Typical. I spend most of the day on airplanes, while the “Mad Men” renewal news went from slow-and-steady to apocalyptically bad, depending on what corners of the Interwebs you read.
If, like me, you’ve been away from your computer for a while today, here’s the basic talking points being thrown around on various sites, starting with a Deadline.com report and Brian Stelter’s comprehensive New York Times piece:
The deal was close to being done – with Matt Weiner set to make $30 million over the next three seasons – but talks have allegedly broken down over AMC’s desire for three key changes: 1)Adding an extra two minutes of commercial time to each episode (they asked for this in the last contract extension, and instead compromised by letting each episode end at 11:02 p.m.), 2)Dropping at least two regular castmembers, and 3)More product integration in each episode. And because of the delay in negotiations, the series definitely won’t return until 2012 (as I’ve been predicting for a while), probably March, and now there’s a chance things could fall apart altogether – or that AMC and Lionsgate could try to do the show without Weiner.
“I don”t understand why, with all of the success of the show, they suddenly need to change it,” Weiner told Stelter, though later he said, “”I love the show; I have every intention of it working out.”
I don’t really want to talk about the negotiations themselves. A lot of this is just posturing for the media – first AMC, then Weiner, taking their case to the public to exert pressure on the other party – and I’ll worry about things falling apart when they actually do fall apart.
But I’m curious about what impact AMC’s three reported requests could have on the series, particularly since many other shows on TV have been through one or all of them. Let’s take them one at a time:
Extra commercial time per episode: This is an ongoing frustration of mine, and of virtually every drama showrunner who works outside of pay cable. The commercial load per hour creeps up a bit every year, so a show that 5 years ago would have run 42 minutes without commerials (and 10 years ago would’ve run 44) now runs much closer to 40. That’s one of the reasons so many network dramas have started to do without main title sequences, because they simply can’t spare that kind of story time to run the same credits each week. The “Mad Men” titles are an important mood-setter, just as they are on most of the pay cable series it so closely resembles, but I think we’re familiar enough with Falling Don Draper by now that we could go with something a little shorter, if not simply diving into the story each week after a simple title card of the back of Jon Hamm’s head. Having to shave actual story time would be unfortunate, as so much of what makes “Mad Men” great is its deliberate pacing, but it has one of the longest run-times of any basic cable drama, and would continue to do so even if it ditched 2 minutes.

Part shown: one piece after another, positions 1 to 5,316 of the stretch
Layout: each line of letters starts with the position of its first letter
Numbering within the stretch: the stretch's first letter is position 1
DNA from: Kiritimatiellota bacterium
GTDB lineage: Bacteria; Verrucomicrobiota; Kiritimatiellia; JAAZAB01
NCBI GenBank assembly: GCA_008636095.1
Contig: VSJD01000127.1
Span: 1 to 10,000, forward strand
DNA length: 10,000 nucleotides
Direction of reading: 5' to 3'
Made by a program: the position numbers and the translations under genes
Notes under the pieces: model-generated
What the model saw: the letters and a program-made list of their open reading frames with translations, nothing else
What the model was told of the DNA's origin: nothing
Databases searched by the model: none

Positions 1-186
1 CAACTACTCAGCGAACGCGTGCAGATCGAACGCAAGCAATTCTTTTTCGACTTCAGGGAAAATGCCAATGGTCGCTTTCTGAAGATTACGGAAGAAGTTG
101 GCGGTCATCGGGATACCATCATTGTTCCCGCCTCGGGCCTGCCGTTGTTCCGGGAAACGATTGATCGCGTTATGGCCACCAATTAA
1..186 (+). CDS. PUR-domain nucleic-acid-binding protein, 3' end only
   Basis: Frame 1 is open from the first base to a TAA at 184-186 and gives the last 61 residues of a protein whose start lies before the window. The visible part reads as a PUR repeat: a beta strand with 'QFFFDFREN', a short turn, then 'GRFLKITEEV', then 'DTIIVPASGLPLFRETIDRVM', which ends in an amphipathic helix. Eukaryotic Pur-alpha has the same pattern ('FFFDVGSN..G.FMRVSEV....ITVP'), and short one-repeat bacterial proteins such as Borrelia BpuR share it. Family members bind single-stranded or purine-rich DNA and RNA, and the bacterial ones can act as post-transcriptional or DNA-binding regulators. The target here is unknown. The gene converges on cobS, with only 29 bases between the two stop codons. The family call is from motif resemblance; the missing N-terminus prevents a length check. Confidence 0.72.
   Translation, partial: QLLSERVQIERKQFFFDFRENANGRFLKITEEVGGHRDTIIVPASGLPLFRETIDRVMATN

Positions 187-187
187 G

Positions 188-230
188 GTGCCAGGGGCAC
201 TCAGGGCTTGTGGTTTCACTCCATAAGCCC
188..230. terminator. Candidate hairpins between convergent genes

Dumping at least 2 regular castmembers: I love everybody on “Mad Men,” but not all characters are created equal. The show all but wrote out Bert Cooper in the season four finale, and it would be easy to have him not come back – would, in fact, feel contrived and against his character if he suddenly walked back into the firm a year or two later. The show went a good chunk of season four without Ken Cosgrove, and while his laid-back approach to the job provides a nice spiritual contrast to Pete Campbell, he’s never a character the series has bothered to service much on his own. Harry Crane has mainly become comic relief, Betty was pretty far removed from the action this year without the show suffering much (though eliminating Betty altogether would make it harder to use Sally, which would be a very bad thing for us fans of Kiernan Shipka), etc. There are people the show absolutely needs – Don, Peggy, Roger, Joan and Pete, I would say (Betty once, but maybe not now) – and then there are those who add tremendous flavor but whom the show could do without if it had to.